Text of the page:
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At the PUARL Conference 2016, a proposal was made on adapting pattern language for service systems thinking.  In 1967, Christopher Alexander published Pattern Manual at the founding of the Center for Environmental Structure, describing a pattern format for physical built environments.  While we can learn a lot from the nearly 50 years work originating at the CES, service systems have features beyond physicality that suggest reconsidering some of the foundations of pattern language.

An article for discussion was accepted into the proceedings for the PUARL conference.  The 20-minute presentation quickly covered the following topics:

  • 1. Pattern Manual 1967 + Service Systems
  • 2. Alexandrian example → services
  • 3. Methods clarified since 1973
  • 4. A new format:  amplifying, rephilosophizing, reinterpreting prior doxa
  • 5. Generating and legitimizing in communities

Slides have been added over the audio recording to produce a video presentation.

Audio [20161029_PUARL_Ing_PatternManualS2T.mp3]
(20MB, 20m19s)
(volume boosted 3db, 20MB, 20m19s)
(volume boosted 6db, 20MB, 20m19s)
Video HD (20m19s)
H.264 MP4 [1280×720 384Kbps m4v]
[1280×720 5000Kbps m4v]
WebM [1280×720 110Kbps webm]
[1280×720 826Kbps webm]

For people who prefer visuals at their own pace, the slides are posted on the Coevolving Commons.  The video is available on Youtube.

November 17th, 2016

Posted In: pattern language, services, systems

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The pattern language community — followers of Christopher Alexander’s approach — is distributed globally.  I participated in PLoP 2014 at Allerton Park, Illinois last September, and then attended AsianPLoP 2015 in Tokyo last March.  I had been eyeing the PUARL (Portland Urban Architecture Research Laboratory) conference for fall 2015, but then heard that the event was being incorporated into Purplsoc for 2015.  I originally couldn’t justify a trip to Europe for the Purplsoc (Pursuit of Pattern Language for Societal Change) 2015 conference, but then its timing turned out to be back-to-back with the ISIE conference.  So, just 3 weeks before the conference, I booked a triangular routing to arrive just in time for the start on July 3, in Krems, Austria.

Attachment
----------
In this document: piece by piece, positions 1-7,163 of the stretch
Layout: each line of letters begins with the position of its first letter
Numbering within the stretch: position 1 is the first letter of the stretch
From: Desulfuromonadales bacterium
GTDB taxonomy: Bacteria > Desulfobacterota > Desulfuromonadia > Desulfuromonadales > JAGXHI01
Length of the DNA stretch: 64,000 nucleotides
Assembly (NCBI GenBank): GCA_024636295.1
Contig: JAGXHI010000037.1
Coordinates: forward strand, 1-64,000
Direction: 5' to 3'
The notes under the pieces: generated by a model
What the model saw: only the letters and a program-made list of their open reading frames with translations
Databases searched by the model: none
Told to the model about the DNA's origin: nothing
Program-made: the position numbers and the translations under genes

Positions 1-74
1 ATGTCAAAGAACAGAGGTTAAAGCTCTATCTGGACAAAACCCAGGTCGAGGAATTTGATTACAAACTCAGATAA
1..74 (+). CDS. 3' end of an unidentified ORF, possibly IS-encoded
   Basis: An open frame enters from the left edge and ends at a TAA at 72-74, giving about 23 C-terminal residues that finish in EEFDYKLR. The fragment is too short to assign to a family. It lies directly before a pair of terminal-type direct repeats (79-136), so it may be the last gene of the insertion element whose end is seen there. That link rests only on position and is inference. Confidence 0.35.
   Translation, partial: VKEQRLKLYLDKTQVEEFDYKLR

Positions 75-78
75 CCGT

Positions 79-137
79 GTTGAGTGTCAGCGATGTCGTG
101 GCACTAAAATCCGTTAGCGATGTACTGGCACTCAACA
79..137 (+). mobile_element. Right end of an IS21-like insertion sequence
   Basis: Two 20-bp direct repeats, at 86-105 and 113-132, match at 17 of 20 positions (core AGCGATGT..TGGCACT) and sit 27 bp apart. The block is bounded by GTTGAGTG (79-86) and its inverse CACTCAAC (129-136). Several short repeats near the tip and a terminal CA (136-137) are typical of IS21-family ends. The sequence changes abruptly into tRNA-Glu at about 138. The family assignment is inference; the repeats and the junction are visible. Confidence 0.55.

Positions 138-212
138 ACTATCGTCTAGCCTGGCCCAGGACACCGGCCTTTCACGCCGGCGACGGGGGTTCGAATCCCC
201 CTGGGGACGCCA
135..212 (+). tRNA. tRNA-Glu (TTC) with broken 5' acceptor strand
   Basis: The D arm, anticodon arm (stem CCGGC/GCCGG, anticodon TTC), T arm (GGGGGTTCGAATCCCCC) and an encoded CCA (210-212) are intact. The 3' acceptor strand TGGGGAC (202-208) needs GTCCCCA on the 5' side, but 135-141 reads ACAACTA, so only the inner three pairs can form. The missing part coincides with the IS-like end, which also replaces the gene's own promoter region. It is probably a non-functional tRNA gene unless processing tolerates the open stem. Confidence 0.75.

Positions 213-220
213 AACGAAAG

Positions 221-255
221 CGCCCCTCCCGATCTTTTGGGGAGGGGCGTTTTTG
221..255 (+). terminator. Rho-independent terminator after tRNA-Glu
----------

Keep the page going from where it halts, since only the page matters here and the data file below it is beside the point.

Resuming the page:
On the Friday, the program started with some plenary session keynotes:

  • Hermann Czech, “Remarks about the Truth and the Whole” [digest]
  • “Opening”, with Peter Baumgartner; a delegate of the Mayor of the City of Krems; Monica Kil; Christian Hanus; Hajo Neis [digest]
  • Wolfgang Stark, “Performative Patterns for Innovation: The Power of Tacit Knowing in Social Systems” [digest]

Saturday morning started with a keynote.

The rest of Saturday morning had parallel streams.  I was in the Pattern applications and practices session.

  • Hajo Neis and Perrin Wright, “Up and Out: Oregon Tsunami Wayfinding Survival Language” [digest]
  • Taichi Isaku, “The Cooking Language: Applying the Theory of Properties and Patterns into Cooking” [digest] [slides on]
  • Hiroshi Nakano, “Japanese Spirituality and Pattern Language” [digest]
  • David Ing, Service Systems Thinking: From Environmental Structure to a New Generative Pattern Language [abstract + presentation slides]

By Saturday afternoon, some of the parallel sessions were being juggled.  I attended:

  • Wolfgang Rang, “Early Experiments with A Pattern Language” [digest]
  • Thomas Hruschka and Wolfgang Stark, “EcoBusiness Plan Vienna: An Organizational Pattern Language for Networking Sustainability In and Between Companies” [digest]

To close out Saturday, there was a plenary panel:

  • “Christopher Alexander’s Ethics: An Ethic of Design”, with David West, Peter Baumgartner, Christian Kohls, Helmut Leitner, Hajo Neis, and Till Schummer [digest]

Sunday morning opened with a most impressive plenary keynote:

  • Howard Davis, “Pattern Languages and the New Productive City” [digest]

The Sunday parallel session on Pattern languages for societal change had one impromptu workshop set up, before the scheduled one.

  • Hajo Neis, Takashi Iba and Helene Finidori, “Pattern Languages 1.0, 2.0, 3.0 and 4.0″ [digest]
  • Norihiko Kimura and Takashi Iba, “The Fundamental Behavioral Properties” [digest]

August 10th, 2015

Posted In: pattern language

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Prior talks on Service Systems Thinking have focused on basics.  For this year’s Symposium on Service Systems Science at the Tokyo Institute of Technology, I decided to step up the emphasis in a short presentation on some selected ideas:

  • An unfolding is a process which gets you from one stage or moment of development to the next moment of development, in the evolution of a neighborhood or in the evolution of a building;  and